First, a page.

In Barnesville, Minnesota, the Catholic Church has denied the religious sacrament of confirmation to two students who posted their support for gay marriage on Facebook.
The Catholic Church has been barely holding on to a dwindling membership by adopting the strategy of becoming an organized religion for hypocrites. Being a member of any church should mean the full acceptance of its core teachings. The students involved publicly expressed their disagreement with the Catholic Church’s opposition to gay marriage, and the Church was right to deny them confirmation.
Is the Catholic Church dead wrong to oppose same sex marriage as a sin? Of course. The way to make the Church enter the 21st Century is for double-talkers like John Kerry, Joe Biden and Mario Cuomo to show some backbone and integrity, and reject the Church or their upbringing because it doesn’t accept same sex marriage and abortion, while they obviously do. Instead, these and other faux-Catholics absurdly claim in public that they support diametrically opposed positions simultaneously. All three have piously stated that as Catholics they believe that life begins at conception (ergo, abortion is the sinful taking of innocent human life), but that as elected officials they feel it is inappropriate to “impose their beliefs” on the public. Of course, what elected leaders do is to impose their beliefs on the public, wherever those beliefs come from. What Cuomo, Biden and Kerry, as well as many others, have done, is to aggressively and pro-actively support policies, like abortion-on-demand, that they and their Church say they believe are wrong. Liars or hypocrites, take your pick.
The greatest hypocrites of all are churches that inflate their membership numbers (and contributions) by accepting individuals who don’t believe in the tenets that define those churchs. Imagine such a membership policy with other mission-based organizations: the KKK happily accepting members who believe white supremacy is an abomination, and sending out members running for Congress as civil rights advocates, explaining that their loyalty to the Klan and its objectives won’t affect their conduct in office at all. Imagine a PETA member opening a fur emporium while saying that, yes, he believes that killing animals for fashionable coats is an abomination, but he won’t impose his views on the public, and chinchilla stoles are 50% off this week. Meanwhile, PETA puts him in charge of public relations. Do the pacifist Quakers accept blood-soaked mercenaries into their ranks? If so, they would hardly be different from the the regular practice of other religions. Do Lady Gaga fan clubs admit members who think she’s a preening fraud?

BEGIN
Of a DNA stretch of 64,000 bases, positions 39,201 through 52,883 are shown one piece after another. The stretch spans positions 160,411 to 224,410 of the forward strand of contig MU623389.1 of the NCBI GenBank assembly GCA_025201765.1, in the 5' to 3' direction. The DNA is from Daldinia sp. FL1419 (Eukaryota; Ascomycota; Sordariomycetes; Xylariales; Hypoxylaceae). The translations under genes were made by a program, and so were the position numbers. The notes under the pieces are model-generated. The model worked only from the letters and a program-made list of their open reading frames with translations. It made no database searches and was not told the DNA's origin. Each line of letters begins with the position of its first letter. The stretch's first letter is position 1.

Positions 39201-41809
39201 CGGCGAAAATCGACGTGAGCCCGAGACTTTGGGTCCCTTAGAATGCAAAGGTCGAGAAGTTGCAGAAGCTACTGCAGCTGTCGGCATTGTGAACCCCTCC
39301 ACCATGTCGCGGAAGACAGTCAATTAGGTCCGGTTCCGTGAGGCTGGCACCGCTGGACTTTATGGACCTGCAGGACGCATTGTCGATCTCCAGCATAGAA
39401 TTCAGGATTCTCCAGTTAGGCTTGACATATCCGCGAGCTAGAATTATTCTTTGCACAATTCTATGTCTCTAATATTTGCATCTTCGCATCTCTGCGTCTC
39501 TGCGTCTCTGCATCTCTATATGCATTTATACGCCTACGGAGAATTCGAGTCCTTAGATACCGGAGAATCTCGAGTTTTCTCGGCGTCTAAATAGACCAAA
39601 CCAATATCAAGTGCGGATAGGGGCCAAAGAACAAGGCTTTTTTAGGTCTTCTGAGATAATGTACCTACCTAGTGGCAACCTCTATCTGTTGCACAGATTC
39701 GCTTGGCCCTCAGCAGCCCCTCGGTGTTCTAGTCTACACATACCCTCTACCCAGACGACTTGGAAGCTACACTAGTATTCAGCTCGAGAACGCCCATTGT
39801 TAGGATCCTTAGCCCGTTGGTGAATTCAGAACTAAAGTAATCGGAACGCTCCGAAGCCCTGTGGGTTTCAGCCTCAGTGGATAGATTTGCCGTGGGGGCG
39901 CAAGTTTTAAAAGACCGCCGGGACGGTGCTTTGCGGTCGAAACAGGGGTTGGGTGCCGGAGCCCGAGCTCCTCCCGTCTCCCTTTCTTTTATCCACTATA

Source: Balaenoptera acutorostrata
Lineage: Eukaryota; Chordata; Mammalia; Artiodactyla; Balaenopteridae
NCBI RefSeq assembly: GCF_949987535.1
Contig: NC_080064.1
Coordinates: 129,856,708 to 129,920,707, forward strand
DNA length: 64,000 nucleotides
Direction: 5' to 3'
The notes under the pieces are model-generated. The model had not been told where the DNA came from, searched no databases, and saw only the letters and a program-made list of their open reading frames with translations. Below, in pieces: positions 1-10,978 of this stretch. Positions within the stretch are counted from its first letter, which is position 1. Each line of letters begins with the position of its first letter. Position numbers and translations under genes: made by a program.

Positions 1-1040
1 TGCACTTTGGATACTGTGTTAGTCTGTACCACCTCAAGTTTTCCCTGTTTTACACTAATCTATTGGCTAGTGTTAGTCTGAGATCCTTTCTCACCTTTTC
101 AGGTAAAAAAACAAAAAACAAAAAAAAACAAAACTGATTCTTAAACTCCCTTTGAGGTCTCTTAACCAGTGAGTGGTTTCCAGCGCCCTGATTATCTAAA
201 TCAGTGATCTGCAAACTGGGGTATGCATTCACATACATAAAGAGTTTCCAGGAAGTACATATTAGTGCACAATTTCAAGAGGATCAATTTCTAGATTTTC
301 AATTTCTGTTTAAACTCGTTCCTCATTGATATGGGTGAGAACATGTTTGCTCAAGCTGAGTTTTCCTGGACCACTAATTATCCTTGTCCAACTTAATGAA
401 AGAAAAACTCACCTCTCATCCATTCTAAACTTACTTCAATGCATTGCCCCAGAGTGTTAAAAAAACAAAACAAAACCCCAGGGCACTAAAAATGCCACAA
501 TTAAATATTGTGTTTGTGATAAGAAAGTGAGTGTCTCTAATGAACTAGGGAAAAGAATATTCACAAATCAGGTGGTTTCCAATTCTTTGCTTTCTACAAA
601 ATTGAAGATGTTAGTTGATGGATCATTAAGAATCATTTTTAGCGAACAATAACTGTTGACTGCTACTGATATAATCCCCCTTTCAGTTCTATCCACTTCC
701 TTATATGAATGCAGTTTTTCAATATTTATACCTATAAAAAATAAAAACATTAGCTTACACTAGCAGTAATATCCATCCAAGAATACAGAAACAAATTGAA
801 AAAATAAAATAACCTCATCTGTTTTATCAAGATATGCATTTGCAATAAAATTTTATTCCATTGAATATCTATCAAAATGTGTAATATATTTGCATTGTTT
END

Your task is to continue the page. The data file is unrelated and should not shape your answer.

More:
The Assumption Church in Barnesville is doing nothing more remarkable insisting on the integrity of its organization, and the fact that this is newsworthy tells us much about the pathetic state of religion—and integrity—in the U.S. today. I cannot fathom why anyone would want to be a member of a philosophically and theologically-defined organization that accepts members who oppose its core teachings. That organization, be it a church, advocacy group or nation, isn’t dedicated to a purpose; it is only interested in continuing its existence. At the same time, accepting members who oppose a church’s most antiquated beliefs also eliminates much of the motivation to re-examine those beliefs, and to change them. When a meeting of the “real” Catholic Church, that is, the members who honestly believe what the Church teaches, can be held in an SUV, the legitimate options are limited; to re-think the mission of the Church so more people can embrace it, or to close up shop and start a cult, perhaps.
If belonging to a church does not mean embracing that church’s beliefs, then it doesn’t mean anything. Indeed, perhaps belonging to a church doesn’t mean anything anymore. This may be why fewer and fewer Americans belong to churches. Integrity is hard; hypocrisy is easy. And for both organized religions and individuals, an unwillingness to accept the limitations to your conduct that flow from your beliefs is an indictment of character.
[Note: On the Legal Ethics Forum, Richard Painter also points out that the Barnesville church’s conduct neither violates the First Amendment not implicates its tax-free status.]
Facts: D-L Online
Source: Legal Ethics Forum